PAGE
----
This week's book giveaway is in the OCMJEA forum. We're giving away four copies of OCM Java EE 6 Enterprise Architect Exam Guide and have Paul Allen & Joseph Bambara on-line! See this thread for details.
Last week I passed the IBM XML certification test with an 80% score. I also took the CXE exam and passed with an 81% score. The XML help at JavaRanch was mostly responsible for my passing scores. To repay the favor, I will mention the study material that I considered most important to passing. The 3 books listed by IBM (Professional XML, Professional XML Schema and XSLT from O'Reilly) are very important. In addition, for XML syntax, The XML Specification Guide published by Wiley is essential. It goes through the specification line by line, explaining its meaning. MUCH better treatment than any of the other books, but covers only XML syntax. An excellent resource for XSLT is the Wrox book XSLT by Michael Kay. This goes into more detail than the O'Reilly book. Just watch out for some stuff that never made it into the standard. For SAX, the best treatment is the SAX2 book published by O'Reilly. I definitely would have missed one question on the exam if it had not been for this book. Beyond these resources, the best thing to do is to carefully study the specifications themselves. These can be found at www.w3.org/TR/. In particular, the specifications of XLink, XPointer, XSignature, DOM, XSL-FO (under XSL) and CSS2 should be carefully studied. Don't trust the book treatment on these topics. XML, XSLT and XML Schema also can be found at the site mentioned, but they are much more accessible in the book resources mentioned above. I did look at the specifications, but didn't notice anything on the exam that was not in the books on these topics.
IBM Certified Developer - XML and Related Technologies<br />CXE (Certified XML Expert)<br />Sun Certified Web Component Developer<br />Sun Certified Java 2 Programmer<p>Dan
Dan, First of all, congratulations to you! It looks like you got the high score because you read 5+ books and put a lot of energy in the exam preparation. If I can not afford buying ALL the books you mentioned, which one book (or two books) do you think is (are) the most important book(s)? Thank you...
Actually, I read a lot more books on XML than just those that I mentioned. The IBM recommended books are essential. On the IBM on-line practice exam, some questions are taken directly from the Professional XML book. You might be able to get by with just this book; however, this is an extremely tough exam. Heavy emphasis on XML syntax, DTDs and XML Schema. Also don't forget the on-line specifications. zvon.org has a lot of good tutorials and examples. mulberrytech.com has some good resources. xfront.com also, especially for XML Schema. Aside from these (and of course JavaRanch), I would be wary of most on-line tutorials. I have found that a lot of them have wrong or misleading information. It's a lot of material to master. And the material is often cryptic, confusing and contradictory. The real trick is to just focus on the stuff and read it over and over again. After a while, it will begin to make sense. Don't accept the first explanations that you come across. XML is extremely complex--and the tendency is to make it simple for readers. Trouble is that the exam doesn't test on the simple stuff. So the best strategy is to find the best resources and delve into them deeply. Also take many practice exams--the IBM on-line exam, XMLWHIZ and so forth. Good luck!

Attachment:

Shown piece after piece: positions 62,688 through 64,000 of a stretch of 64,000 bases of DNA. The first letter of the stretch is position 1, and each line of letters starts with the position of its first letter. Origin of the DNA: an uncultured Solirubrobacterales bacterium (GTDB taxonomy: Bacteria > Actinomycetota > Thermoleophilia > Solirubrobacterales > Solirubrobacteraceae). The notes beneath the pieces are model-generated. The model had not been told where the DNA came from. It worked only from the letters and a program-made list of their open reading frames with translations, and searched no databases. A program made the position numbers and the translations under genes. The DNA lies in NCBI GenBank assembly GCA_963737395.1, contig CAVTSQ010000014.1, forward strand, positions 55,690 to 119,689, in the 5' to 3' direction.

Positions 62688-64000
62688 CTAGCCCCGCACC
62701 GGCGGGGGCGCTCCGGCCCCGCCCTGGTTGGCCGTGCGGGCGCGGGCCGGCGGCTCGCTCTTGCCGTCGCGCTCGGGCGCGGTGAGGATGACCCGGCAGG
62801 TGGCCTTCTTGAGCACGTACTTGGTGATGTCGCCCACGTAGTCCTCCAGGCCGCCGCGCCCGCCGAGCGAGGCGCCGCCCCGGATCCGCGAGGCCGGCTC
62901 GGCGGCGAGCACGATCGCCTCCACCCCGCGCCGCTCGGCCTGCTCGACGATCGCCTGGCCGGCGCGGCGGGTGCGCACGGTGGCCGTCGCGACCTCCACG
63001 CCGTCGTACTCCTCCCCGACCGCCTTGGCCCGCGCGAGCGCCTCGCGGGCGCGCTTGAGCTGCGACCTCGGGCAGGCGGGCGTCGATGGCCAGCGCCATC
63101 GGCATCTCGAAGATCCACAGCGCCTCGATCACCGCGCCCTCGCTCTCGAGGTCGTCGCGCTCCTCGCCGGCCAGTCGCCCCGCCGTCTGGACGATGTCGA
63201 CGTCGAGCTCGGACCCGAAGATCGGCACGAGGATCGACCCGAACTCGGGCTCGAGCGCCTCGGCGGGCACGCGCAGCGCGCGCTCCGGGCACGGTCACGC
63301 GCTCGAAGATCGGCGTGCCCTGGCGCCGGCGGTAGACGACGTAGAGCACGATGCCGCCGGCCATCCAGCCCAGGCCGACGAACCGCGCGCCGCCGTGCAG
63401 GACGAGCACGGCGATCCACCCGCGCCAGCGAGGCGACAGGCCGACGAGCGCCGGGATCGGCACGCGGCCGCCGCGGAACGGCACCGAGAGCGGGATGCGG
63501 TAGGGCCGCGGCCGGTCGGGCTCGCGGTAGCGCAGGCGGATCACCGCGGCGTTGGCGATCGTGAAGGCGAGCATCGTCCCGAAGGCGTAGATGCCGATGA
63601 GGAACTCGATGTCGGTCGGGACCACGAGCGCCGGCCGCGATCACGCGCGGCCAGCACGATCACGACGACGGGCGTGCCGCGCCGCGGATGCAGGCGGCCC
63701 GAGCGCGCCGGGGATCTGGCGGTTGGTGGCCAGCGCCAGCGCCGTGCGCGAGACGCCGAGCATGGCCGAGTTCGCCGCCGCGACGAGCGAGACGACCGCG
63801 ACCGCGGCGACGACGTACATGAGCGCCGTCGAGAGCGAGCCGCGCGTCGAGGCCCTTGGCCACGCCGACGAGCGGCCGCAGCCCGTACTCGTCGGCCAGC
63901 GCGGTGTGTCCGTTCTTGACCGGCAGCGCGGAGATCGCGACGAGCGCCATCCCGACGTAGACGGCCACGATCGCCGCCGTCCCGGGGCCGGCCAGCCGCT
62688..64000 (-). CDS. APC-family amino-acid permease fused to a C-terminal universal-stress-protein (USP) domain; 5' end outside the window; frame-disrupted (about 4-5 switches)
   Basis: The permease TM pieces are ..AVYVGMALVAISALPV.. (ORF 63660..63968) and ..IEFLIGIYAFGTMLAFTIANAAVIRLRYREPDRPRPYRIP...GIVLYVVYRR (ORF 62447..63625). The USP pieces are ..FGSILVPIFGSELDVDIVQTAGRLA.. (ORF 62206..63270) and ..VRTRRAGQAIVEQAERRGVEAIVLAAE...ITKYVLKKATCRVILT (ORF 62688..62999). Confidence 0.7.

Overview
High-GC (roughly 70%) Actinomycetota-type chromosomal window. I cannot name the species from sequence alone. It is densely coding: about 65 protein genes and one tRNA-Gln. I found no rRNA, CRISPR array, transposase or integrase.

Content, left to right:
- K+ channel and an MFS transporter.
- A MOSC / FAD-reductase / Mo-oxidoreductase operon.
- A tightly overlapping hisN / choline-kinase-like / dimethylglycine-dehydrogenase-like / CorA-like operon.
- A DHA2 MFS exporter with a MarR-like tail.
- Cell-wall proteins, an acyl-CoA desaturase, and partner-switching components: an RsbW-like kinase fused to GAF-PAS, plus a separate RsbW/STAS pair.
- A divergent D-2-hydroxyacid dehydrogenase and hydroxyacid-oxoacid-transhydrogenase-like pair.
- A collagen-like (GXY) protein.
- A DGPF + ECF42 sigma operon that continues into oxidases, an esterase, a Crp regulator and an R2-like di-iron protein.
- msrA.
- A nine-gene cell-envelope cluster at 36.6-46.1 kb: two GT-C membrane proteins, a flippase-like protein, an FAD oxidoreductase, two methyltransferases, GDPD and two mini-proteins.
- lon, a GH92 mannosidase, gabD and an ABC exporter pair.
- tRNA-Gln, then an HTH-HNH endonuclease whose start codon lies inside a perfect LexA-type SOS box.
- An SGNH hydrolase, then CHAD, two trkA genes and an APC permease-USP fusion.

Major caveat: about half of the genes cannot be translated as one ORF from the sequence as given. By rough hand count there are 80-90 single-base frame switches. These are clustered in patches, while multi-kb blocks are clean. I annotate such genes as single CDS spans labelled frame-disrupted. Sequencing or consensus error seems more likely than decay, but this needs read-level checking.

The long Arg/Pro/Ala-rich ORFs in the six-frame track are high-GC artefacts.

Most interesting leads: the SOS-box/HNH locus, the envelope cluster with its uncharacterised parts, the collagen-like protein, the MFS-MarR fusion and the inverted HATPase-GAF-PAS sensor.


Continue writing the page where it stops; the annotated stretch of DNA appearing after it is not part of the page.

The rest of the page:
I agree with what Dan said regarding the preparation except that I would like to add one more thing. I understand that lot of the related techonlogies are still in the development phase but I found that it if you want to understand the concepts better, its better to practise them simultaneously as you are reading through. One of the difficulties you would encounter is to find all the tools, the parsers, the add ons to your browser, stuff like that but its definitely worth the effort if you really want to learn them. Srini